Apr 242020
Trudeau Laughing

Demand EI increases and full coverage now!

Since the onset of the coronavirus pandemic in Canada, the Trudeau government has unveiled a series of temporary programs designed to stabilize working people’s incomes. Details of these measures have only been announced gradually, with many revisions and contradictions, and it has been left to individuals to navigate a confusing and incomplete web of information.

In the process, the government has determinedly avoided the obvious – reform of Employment Insurance (EI) so that it provides a decent income to all unemployed people, including first-time job seekers. Such reform has been urgently needed for many years and is now critical. The massive surge in applications for emergency income benefit is a clear indication of the depth of economic precarity experienced by the working class, a depth that has been deliberately obscured by severe EI eligibility limitations. The pandemic has ripped off the mask, to expose the realities of work in this economy and highlight the needs of working people.

The centrepiece of Trudeau’s income program is the Canadian Emergency Relief Benefit (CERB), which the government claims will provide $2000 per month to workers who are unemployed as a result of the pandemic. The $2000 payment, which only lasts for 16 weeks and ends in October, is insufficient to cover the costs of housing, utilities, food and other necessities in almost any area of the country. In addition, the payments are taxable, so most recipients need to put aside at least 19 percent of the benefit, in order to cover their federal and provincial or territorial income tax. 

Furthermore, as details have slowly emerged it is clear that many working people are excluded from the CERB. Students who are beginning to look for summer jobs, workers in the gig economy, and people who have any income whatsoever are among those immediately deemed ineligible. In response to outcry over these exclusions, the government has begun introducing other targeted programs. These include the Canadian Emergency Student Benefit (CESB), which provides a paltry $1250 per month to post-secondary students and recent graduates, payable between May and August. This is equivalent to income from a full-time job paying less than $8.95 per hour – it is wholly insufficient to cover rent and living expenses for students who do not live at home, let alone exorbitant tuition and ancillary fees. Moreover, the CESB is not available to hundreds of thousands of secondary students who rely on summer employment income to pay for their eventual post-secondary education.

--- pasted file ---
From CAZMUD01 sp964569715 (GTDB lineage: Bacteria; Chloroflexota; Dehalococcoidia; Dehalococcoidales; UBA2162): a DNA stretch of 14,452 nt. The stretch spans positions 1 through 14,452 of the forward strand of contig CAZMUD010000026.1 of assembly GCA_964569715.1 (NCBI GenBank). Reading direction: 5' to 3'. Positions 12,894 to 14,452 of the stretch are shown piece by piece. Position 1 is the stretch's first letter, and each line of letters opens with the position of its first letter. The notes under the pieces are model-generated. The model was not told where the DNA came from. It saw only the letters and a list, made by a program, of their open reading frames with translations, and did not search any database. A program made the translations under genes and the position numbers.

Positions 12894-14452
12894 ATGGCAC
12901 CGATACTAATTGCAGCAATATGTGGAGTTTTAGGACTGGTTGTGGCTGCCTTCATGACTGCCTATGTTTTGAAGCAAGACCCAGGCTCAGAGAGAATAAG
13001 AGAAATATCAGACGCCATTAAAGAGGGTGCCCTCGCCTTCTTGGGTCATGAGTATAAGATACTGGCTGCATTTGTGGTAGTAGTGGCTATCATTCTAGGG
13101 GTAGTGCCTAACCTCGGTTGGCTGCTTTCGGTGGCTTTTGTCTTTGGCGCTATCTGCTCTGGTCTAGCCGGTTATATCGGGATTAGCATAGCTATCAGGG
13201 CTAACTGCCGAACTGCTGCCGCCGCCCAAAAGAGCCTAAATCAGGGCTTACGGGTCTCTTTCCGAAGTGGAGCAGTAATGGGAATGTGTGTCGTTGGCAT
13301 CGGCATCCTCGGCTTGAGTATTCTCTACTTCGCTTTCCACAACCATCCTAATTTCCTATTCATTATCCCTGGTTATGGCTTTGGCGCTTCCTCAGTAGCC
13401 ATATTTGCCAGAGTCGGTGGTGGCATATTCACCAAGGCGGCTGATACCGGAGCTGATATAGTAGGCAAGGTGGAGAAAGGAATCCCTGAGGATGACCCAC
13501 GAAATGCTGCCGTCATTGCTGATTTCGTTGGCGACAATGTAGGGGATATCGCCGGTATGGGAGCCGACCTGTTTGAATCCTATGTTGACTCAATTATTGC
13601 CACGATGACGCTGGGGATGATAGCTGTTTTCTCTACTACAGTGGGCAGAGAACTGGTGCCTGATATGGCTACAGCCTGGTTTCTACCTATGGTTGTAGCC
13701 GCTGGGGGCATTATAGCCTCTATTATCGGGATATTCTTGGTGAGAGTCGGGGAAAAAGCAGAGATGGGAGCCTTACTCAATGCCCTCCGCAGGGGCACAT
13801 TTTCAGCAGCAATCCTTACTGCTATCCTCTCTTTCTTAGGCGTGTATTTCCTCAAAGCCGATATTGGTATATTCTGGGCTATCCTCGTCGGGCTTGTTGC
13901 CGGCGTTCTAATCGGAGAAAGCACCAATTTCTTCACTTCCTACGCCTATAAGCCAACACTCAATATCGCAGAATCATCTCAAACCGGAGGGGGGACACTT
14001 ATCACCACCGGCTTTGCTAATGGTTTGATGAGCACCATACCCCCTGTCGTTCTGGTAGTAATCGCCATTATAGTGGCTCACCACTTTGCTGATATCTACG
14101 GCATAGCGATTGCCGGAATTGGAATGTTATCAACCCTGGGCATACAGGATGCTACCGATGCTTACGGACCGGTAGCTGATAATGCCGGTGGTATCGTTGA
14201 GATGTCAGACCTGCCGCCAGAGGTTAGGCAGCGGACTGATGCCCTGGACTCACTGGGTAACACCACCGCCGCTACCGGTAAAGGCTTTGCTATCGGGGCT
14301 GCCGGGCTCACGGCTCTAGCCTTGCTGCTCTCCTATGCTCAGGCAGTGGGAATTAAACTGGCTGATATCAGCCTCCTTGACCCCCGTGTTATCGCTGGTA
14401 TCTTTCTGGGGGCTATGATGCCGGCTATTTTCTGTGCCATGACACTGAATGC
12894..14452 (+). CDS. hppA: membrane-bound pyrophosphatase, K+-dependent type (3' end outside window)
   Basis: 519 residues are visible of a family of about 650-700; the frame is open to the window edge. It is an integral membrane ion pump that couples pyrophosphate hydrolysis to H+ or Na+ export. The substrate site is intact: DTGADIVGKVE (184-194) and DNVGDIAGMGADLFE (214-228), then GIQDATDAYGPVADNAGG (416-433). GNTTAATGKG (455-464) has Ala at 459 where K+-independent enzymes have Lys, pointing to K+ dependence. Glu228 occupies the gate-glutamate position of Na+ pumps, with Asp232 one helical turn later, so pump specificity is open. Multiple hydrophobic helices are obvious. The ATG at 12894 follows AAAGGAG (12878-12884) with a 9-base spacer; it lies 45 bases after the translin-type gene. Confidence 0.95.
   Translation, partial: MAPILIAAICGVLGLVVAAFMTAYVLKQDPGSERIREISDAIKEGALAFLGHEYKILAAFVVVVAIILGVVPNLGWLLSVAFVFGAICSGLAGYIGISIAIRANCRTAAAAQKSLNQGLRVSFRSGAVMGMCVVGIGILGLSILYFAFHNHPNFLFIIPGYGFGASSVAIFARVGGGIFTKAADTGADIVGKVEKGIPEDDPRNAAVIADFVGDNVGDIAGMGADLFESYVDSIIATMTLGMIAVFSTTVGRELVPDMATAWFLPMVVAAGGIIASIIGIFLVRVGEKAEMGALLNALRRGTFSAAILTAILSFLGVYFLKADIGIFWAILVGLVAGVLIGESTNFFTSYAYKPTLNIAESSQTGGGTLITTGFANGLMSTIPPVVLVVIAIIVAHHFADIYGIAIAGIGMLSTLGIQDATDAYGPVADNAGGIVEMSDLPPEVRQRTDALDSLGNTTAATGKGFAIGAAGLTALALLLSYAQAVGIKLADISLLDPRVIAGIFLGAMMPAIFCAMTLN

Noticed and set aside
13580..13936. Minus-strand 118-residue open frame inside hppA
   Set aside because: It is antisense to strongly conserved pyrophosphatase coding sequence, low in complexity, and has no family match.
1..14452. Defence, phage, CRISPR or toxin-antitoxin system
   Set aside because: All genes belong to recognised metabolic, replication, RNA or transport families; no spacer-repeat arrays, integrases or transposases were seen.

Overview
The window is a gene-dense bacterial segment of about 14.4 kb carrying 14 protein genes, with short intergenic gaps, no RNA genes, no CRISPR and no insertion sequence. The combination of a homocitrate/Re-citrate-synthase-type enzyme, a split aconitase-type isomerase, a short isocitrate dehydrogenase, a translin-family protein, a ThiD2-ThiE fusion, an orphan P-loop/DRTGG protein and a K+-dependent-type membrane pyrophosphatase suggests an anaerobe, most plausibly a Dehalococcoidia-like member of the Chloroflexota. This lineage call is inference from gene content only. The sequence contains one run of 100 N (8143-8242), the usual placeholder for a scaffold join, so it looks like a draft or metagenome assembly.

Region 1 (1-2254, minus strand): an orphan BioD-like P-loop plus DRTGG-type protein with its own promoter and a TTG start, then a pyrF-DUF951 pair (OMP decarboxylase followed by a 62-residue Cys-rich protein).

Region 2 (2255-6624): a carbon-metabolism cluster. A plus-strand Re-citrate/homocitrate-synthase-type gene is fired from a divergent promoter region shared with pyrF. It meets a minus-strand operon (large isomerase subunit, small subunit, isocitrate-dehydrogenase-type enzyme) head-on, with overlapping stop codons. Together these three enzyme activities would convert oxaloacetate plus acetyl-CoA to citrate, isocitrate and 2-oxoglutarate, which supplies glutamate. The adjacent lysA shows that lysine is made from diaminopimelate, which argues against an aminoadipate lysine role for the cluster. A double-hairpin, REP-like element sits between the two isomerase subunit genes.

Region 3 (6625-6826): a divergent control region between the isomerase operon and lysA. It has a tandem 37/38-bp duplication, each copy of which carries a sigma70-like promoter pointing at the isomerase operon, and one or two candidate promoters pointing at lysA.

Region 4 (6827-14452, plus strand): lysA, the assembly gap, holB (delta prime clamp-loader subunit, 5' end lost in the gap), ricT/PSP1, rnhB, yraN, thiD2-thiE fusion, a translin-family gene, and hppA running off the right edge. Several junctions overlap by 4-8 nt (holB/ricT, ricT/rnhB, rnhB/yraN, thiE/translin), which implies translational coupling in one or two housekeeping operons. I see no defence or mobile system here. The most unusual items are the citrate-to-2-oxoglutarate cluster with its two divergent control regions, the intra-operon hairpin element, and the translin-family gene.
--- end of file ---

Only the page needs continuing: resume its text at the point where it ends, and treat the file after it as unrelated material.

This patchwork of temporary measures clearly reveals that working people are an afterthought to this government. It is disgraceful, especially when compared to the billions of dollars that corporations are receiving from the government, that huge sectors of the working class have been excluded from the initial minimal income benefits and have had to fight for even flimsier supports. The CERB and CESB, like other basic income schemes, are a way for the government to ground unemployed workers in a subsistence-level floor. In the process, employers are guaranteed a pool of workers who are desperate to sell their labour power at poverty wages. It is a vicious and cynical program for reproducing capitalism’s “disposable industrial reserve army” of the poor and unemployed.

The Communist Party of Canada has long demanded EI reform so that the program meets the needs of unemployed people, rather than accommodating the profit motives of capitalism. EI was won as the result of determined struggle by unemployed workers during the Great Depression, including through the On-to-Ottawa Trek. Since then, governments have worked to undermine the program, and today fewer than 40 percent of workers who make mandatory contributions are eligible to collect benefits.

Specific immediate measures, which must be made permanent, include:

  • Expanding EI to include all unemployed workers – insured and uninsured; full-time, part-time, contract and gig economy workers; and first time job seekers.  
  • Removing the waiting period so that EI is accessible immediately.
  • Making EI non-contributory.
  • Ending the use of “insurable hours” so that EI is paid for the full duration of unemployment.
  • Increasing EI payments to 90% of previous earnings or 90% of an annual livable income, whichever is greater.

We call on all labour and progressive organizations to take up these demands, on behalf of the entire working class, in the struggle for a recovery that puts people’s needs before corporate profit.